How do you see the recent feminism movement influencing art?
Like everyone else, I am happy to see this come to light, but let’s not kid ourselves that this has been concluded. It is a major step forward for the world and it is especially great that the spotlight is on feminist movements which have long influenced art.
Any tips or advice for those just starting out with investing and collecting art?
Art month is the best month to start. International galleries bring their best works to the art fairs and events in Hong Kong. As a new collector, you will have the opportunity to experience a whole spectrum of art from across Asia and the globe. Think of it like a buffet for the eyes and senses. Experience and indulge. Art is very personal and I am sure you will come to realize what you are truly looking for when you come face to face with it.
What’s up next for you and for Opera Gallery?
This month we have an impressive booth at Art Central. Right after, we will start planning for a big summer show with the best of French art for Le French May. We will also be opening our 13th branch in Zurich this year. The excitement never ends. Personally, I have a lot of great projects in the pipeline for Opera Gallery Hong Kong which I look forward to sharing with everyone over the course of the year.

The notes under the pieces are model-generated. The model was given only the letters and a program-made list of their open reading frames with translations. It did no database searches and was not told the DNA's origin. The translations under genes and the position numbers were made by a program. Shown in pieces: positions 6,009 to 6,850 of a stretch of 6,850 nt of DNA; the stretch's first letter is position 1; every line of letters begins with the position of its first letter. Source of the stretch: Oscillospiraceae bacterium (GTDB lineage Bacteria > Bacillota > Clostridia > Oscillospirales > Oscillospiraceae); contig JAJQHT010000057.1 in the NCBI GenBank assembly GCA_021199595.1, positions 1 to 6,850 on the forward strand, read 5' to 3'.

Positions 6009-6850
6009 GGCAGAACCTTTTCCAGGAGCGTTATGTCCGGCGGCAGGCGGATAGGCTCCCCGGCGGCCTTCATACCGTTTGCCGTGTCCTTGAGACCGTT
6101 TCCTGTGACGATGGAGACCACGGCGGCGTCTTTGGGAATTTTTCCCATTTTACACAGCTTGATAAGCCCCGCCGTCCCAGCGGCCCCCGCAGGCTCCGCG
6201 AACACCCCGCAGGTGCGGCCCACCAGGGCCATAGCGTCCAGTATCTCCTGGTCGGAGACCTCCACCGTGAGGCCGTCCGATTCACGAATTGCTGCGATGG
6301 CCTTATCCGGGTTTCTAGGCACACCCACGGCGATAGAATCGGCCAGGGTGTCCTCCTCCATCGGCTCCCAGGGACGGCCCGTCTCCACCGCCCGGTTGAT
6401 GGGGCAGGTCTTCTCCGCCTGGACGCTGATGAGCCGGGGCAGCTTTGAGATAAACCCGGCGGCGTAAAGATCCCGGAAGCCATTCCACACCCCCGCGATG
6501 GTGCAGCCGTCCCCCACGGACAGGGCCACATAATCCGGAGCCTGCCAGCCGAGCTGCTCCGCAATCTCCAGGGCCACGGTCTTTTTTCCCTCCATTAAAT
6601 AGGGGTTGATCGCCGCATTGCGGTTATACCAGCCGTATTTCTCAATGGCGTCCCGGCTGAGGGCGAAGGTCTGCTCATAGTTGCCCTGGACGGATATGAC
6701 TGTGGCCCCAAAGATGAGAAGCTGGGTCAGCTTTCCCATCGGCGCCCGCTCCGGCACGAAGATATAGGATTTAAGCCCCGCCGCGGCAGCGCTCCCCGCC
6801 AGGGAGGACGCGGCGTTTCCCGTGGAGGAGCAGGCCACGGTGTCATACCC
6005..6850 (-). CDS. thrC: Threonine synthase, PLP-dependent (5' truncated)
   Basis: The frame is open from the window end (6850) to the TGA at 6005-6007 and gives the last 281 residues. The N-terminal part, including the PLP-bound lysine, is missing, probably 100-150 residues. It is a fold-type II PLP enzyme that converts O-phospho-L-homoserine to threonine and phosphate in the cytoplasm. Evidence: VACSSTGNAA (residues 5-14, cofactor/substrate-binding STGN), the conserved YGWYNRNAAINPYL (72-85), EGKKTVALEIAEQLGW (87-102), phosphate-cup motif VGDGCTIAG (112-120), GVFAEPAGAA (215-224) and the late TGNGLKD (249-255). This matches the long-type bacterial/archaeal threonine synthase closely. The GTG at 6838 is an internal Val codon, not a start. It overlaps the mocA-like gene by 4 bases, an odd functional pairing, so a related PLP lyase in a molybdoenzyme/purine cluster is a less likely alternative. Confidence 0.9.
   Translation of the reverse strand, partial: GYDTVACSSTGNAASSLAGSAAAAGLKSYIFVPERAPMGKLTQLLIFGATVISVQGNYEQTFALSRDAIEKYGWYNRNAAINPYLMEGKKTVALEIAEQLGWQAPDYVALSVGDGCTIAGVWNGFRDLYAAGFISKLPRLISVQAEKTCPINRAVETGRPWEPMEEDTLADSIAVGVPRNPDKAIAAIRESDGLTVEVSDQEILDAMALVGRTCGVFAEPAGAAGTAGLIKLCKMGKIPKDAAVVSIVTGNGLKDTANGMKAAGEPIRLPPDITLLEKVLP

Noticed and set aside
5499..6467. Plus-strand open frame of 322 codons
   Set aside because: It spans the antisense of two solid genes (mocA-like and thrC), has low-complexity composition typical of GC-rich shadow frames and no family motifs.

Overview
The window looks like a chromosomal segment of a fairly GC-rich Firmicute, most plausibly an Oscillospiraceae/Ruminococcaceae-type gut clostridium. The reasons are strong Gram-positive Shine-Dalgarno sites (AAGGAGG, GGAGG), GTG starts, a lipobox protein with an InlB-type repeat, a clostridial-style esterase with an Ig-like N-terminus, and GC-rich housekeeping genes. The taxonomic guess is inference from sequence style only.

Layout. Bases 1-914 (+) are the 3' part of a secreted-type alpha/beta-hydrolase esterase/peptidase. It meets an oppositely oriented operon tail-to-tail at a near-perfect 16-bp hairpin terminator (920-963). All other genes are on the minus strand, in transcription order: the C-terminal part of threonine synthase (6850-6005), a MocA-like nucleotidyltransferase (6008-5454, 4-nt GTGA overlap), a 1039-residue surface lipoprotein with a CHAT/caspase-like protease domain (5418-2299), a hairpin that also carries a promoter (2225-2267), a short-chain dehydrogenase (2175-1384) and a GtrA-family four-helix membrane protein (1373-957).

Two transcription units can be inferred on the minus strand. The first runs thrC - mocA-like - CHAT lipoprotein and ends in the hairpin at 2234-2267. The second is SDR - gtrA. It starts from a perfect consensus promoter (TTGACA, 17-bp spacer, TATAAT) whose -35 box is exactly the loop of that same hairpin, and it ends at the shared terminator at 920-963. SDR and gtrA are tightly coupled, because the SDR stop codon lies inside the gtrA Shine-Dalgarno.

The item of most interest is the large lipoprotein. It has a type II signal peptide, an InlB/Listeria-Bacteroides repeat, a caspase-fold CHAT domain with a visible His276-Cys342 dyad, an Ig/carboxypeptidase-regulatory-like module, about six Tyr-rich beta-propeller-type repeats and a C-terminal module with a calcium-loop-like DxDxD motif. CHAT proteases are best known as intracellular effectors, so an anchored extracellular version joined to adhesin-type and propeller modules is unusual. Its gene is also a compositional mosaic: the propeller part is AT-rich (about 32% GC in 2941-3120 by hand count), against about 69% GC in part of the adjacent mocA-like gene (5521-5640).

Opera Gallery at Art Central (Booth E07)
Now in its fourth edition, Art Central will once again feature hundreds of leading international galleries in Hong Kong. Adding a spotlight to the unique talents from the Asia Pacific region, it’s one of the most anticipated art events in the region. With an extensive gallery line-up that will include 30 galleries, talented artists that will be making their Art Central debut and showcase striking works from across the globe, the creative affair aims to illustrate the diversity and prodigious talent of artists in today’s contemporary art market.
When: Tuesday–Sunday, March 27–April 1, 2018
Where: Central Harbourfront, Hong Kong
How much: HKD $175–HKD $500